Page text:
The fundamental surplus strikes again
Matching models constitute the dominant approach to analyze unemployment in macroeconomics, with a variety of models featuring different mechanisms. Remarkably, transcending this diversity, there is a single intermediate channel – the fundamental surplus – through which economic forces affecting the responsiveness of unemployment to productivity must operate, as discovered by SSE professor Lars Ljungqvist and co-author Thomas Sargent. In this recently published article, they explain what drives unemployment fluctuations in a leading DSGE framework that incorporates matching models.*)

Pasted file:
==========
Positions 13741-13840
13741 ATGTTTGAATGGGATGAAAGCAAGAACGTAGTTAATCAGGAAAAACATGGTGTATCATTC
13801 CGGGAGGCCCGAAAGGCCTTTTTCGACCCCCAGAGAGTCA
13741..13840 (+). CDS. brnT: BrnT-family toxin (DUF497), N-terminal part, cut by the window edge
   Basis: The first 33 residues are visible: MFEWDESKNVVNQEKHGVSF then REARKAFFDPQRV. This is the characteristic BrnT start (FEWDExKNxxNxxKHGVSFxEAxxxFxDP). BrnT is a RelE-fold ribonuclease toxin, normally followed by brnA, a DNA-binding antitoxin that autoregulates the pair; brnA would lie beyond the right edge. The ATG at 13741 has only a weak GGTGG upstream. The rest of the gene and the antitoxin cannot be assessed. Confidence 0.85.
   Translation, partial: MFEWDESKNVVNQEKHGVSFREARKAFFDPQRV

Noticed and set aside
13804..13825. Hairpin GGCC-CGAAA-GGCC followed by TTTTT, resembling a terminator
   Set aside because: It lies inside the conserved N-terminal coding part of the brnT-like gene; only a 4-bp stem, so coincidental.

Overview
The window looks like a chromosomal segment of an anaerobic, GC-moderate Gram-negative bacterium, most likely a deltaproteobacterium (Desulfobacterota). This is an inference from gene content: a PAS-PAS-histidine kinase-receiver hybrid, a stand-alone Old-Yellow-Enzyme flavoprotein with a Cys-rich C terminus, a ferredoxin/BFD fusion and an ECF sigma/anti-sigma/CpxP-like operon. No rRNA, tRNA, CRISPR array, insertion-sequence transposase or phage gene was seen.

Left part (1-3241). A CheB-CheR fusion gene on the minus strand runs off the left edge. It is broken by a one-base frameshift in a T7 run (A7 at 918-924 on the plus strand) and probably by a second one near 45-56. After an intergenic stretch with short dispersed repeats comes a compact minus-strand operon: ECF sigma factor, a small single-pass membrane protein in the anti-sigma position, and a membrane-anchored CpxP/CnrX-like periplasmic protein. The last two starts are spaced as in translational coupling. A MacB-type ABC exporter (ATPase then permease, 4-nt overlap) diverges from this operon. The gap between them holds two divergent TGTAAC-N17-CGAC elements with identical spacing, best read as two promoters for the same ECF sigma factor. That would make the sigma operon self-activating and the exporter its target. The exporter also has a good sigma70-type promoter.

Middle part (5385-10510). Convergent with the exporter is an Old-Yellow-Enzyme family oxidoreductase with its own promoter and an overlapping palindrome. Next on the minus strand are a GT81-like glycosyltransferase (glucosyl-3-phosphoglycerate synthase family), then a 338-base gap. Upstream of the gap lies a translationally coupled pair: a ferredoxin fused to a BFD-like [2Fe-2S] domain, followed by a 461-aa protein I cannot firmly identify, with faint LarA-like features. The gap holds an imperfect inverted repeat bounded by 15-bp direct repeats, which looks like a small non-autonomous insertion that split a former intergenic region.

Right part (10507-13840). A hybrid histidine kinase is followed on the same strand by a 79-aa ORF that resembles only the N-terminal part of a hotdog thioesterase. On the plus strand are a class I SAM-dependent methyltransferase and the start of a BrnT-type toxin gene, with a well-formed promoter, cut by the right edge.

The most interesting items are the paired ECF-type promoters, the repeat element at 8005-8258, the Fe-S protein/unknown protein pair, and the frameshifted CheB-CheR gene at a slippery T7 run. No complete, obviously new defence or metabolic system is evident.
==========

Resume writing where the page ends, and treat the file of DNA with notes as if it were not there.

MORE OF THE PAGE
*) The term DSGE model is an abbreviation of Dynamic Stochastic General Equilibrium model and refers to macroeconomic models used to explain and predict comovements of aggregate time series over the business cycle and to perform policy analysis.
The fundamental surplus isolates parameters that determine how sensitively unemployment responds to productivity shocks in the matching models of Christiano et al. (2016 and this issue) under either Nash bargaining or alternating-offer bargaining. Those models thus join a collection of models in which diverse forces are intermediated through the fundamental surplus.